Co-founder of Bridge Light Consulting
We sat down with Don to talk about his interest in charity work, his partnership with the SF Chamber of Commerce, and the ways he’s helping small businesses during the pandemic.
Don believes great risk comes with a greater need to think creatively. We dive deep into what that kind of thinking looks like and discuss tangible actions you can apply to your business.
Welcome to the Werqwise community, can you tell us more about Bridge Light?
"There are no wasted experiences"
"Small businesses are the engines that run the American economy."
When we started to put this together, we knew we would need allies. We wanted someone with clout, with visibility, and I was very fortunate to be introduced to Rodney Wong, the President of the San Francisco Chamber of Commerce. We have a shared vision of how we should take small businesses through this current environment, and we have been working together for a couple of months now.
“We have to be really creative in our thinking.”
We talk to businesses and try to understand their ability to weather this crisis. If they are talking to us, they probably need help. We guide them through the PPP loan process, but we also offer additional resources beyond that, there’s more opportunity to help them out.
In a scenario where a small business owner thinks they can make it through if they optimize, we look at where they can cut costs, starting with service providers. Those SPs would rather cut rates than lose costumers and go out of business. I recommend talking to them about what kind of deals they can make.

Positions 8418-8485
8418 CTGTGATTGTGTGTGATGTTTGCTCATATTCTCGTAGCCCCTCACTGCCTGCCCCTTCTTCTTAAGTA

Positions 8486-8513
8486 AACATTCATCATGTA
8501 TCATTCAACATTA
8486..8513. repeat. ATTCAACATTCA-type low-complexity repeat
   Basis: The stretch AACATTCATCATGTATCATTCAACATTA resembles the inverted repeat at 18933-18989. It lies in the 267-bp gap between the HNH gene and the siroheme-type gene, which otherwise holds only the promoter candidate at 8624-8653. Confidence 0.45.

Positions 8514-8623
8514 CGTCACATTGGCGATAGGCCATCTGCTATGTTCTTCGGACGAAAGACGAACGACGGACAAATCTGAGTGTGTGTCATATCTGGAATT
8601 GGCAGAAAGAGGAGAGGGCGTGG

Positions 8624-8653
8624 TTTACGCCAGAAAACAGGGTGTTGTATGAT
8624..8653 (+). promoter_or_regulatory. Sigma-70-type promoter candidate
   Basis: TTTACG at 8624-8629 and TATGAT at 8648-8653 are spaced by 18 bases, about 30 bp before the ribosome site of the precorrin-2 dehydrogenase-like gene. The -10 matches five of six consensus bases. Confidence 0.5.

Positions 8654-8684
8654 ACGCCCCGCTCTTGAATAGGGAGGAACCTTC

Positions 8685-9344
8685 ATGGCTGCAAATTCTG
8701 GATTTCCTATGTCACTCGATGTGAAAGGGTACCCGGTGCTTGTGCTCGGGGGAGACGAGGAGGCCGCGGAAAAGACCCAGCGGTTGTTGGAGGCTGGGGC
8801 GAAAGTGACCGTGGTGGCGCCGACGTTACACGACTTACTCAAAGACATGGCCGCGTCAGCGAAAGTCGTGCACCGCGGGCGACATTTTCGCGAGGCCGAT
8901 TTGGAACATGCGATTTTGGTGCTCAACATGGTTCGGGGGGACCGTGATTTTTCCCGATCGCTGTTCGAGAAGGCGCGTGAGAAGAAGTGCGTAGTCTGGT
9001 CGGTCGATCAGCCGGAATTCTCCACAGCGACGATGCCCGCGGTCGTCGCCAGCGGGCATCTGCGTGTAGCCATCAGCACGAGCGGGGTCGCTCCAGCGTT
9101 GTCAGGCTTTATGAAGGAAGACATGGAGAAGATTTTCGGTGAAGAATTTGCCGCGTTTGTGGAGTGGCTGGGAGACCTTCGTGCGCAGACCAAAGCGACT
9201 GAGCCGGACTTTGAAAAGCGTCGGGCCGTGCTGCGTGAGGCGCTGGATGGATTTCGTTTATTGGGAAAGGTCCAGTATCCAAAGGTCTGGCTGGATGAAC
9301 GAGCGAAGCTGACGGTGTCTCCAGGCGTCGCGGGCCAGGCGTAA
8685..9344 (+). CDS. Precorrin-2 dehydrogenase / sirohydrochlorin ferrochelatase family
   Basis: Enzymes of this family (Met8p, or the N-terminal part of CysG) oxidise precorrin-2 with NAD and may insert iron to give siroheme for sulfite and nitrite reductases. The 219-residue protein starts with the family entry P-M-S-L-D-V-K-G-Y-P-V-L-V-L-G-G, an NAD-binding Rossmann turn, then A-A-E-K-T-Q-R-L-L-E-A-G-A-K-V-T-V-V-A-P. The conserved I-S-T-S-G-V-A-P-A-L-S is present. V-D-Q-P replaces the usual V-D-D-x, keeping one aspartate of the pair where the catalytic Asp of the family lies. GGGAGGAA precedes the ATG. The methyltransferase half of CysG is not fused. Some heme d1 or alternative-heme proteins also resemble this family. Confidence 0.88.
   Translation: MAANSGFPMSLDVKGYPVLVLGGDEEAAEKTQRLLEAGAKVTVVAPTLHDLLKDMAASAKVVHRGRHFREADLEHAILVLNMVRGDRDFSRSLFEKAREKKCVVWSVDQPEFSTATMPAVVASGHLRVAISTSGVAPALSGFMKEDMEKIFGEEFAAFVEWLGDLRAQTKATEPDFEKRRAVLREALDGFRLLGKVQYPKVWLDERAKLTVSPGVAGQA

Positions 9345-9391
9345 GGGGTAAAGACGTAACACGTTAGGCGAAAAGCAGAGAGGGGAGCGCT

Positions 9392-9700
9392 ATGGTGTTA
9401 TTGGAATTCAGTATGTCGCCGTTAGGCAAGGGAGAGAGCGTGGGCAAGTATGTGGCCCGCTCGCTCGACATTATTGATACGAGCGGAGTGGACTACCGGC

Another scenario to consider is a change in product. For example, a company we consult manufactures booths for conferences. They’re in some trouble right now because, let’s face it, we aren’t having conventions or conferences anytime soon. They pivoted to making furniture for home offices, and now they are doing great.
Worst case scenario, the company is at imminent risk, and they’re focused on survival. This is where we have to be really creative in our thinking. We think about ways those businesses can continue to make their product but deliver it in a different way. A lot of businesses in that position might have already explored this, but we don’t take anything for granted. I believe that no idea is a bad idea. We leave no rock uncovered. That’s where we’re at in this crisis.
"No idea is a bad idea."
The key to this is the brainstorming process, but also the magic that comes from the conversation. I advise everyone to have at least three people in the room when brainstorming. Make sure there is a spread of experiences. Have someone who has been in business for a long time, they’ll have insights on how things can get done, but also someone who is new to the workforce, who has not had years of being told: “This is how we do things.” These younger people are more likely to see possibilities that an old dog like me might not see. Sometimes the youngest person in the room comes up with the coolest, most awesome idea. Be creative, open to possibilities, consider everything because no idea is a bad idea.
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